MB: Starting on the east coast, my wife and I honeymooned in Nova Scotia and we fell in love with the area. For many reasons, but for me, it reminds me of where I grew up in the southwest of Wales, in a coastal town with harbours and inlets. You could walk the headlands or along the esplanade when the tide was in and you could lick your lips and feel the spray and taste the saltiness. I get the same visceral emotion when I go to the east coast, along with their hospitality and humour and the gorgeous terrain.
I love Caledon, just north of Toronto, where we have had a country home for 20 years. It’s the place where I decompress. I’m outdoors, in the garden, chopping firewood, looking after my bees, planting trees. I absolutely love it.
I’ve been to the Stampede seven or eight times. I love the cowboy culture. Alberta has such beautiful terrain from its prairie land to the Rockies. It’s gorgeous. I’ve been fortunate to ski Whistler and enjoy the winter and a little après afterwards.
Vacay.ca: What do you love most about travel?
MB: Anyone can get excited about travelling no matter how far it is or how short because there is something special about planning a trip, going to see something new or going back to a place you visited a long time ago. I believe travel is as much a part of a good education as anything else because you learn so much about people, food, history, geography, and architecture. When you leave a place that makes you want more, you know it’s a destination you have really connected with.
Vacay.ca: You will be in Portugal this summer. If you were to bring home a suitcase full of foods, spices, and condiments, what would it contain?
MB: Seafood conservas such as canned squid or octopus, cooked mussels in tomato sauce and olive oil that Portugal is famous for. Some good olive oil, ruby and tawny port; and if I could, some of their local cheeses and, of course, their delicious Portuguese cream tarts.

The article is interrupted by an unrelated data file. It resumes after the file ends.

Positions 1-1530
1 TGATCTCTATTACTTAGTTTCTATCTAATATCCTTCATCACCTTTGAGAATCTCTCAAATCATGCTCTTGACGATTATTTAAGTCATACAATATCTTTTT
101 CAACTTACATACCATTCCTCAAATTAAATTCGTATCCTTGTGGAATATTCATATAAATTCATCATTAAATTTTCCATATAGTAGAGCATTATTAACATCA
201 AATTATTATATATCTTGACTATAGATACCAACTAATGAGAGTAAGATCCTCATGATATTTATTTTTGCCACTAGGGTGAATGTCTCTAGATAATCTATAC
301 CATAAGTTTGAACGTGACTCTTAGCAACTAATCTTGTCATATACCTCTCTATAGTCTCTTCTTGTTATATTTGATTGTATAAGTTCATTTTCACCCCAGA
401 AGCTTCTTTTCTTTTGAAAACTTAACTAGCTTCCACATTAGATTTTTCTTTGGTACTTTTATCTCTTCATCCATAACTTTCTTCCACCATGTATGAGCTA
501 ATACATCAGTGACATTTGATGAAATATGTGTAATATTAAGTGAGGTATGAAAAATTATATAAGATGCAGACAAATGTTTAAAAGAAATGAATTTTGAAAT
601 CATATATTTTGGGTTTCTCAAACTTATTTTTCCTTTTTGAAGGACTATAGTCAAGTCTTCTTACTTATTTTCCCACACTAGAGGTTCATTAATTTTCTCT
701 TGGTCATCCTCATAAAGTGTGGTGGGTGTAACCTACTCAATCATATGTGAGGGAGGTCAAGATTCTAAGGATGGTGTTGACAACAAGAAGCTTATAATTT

Vacay.ca: You have hosted several culinary themed cruises on European rivers with Emerald Cruises. You will be in Portugal to host a culinary cruise of the Douro River, on their sparkling ship, Radiance. What is the appeal of river cruises for you?
MB: What caught my eye with Emerald Cruises is the size of the ships. With 112 guests on the Douro, for example, you don’t get lost in a crowd. There’s a level of intimacy and contact with the guests from other countries that is truly meaningful. For me, you can’t beat a small ship with a friendly, well-trained crew that does a great job of looking after guests.
Vacay.ca: In addition to hosting a cocktail party on board, doing a cooking demo, taking guests shopping at the market in Salamanca, you have prepared a Portuguese-inspired dinner. How did you choose the dishes for that dinner?
MB: I started with the classic dishes of Portuguese cuisine and now I look forward to putting a little personal touch on them. Those are the kind of decisions chefs like to make when they’re in the kitchen with their sleeves rolled up. We will include delicious local wines.
Vacay.ca: What are you most looking forward to on this cruise.
MB: Getting away with my wife and, an added highlight this time, a first — my son will be with us. He is also a chef and I plan to put him to work. We will have a fantastic time. Being in the hospitality business, the “being on” part comes naturally. It’s been with me all my life and once you are bitten by the hospitality individual bug, it never leaves you. It comes naturally and I truly enjoy it.
Vacay.ca: Over your career you have made an important contribution to a number of worthy causes. Why is volunteering so important to you?
MB: Whenever we can, as an organization, we go out of our way to provide support that is meaningful and local, that affects as many different causes as possible. Being supportive of local events is so important for a company like ours.
Vacay.ca: What else should we know about Michael Bonacini?
MB: I feel as excited about the food scene today as ever. Food is being seen as more than just sustenance. People are hungry for knowledge about food, culture, and travel. It’s very exciting. We’ve had a set back because of COVID-19 but I am very positive that our industry and the food scene will come rolling back.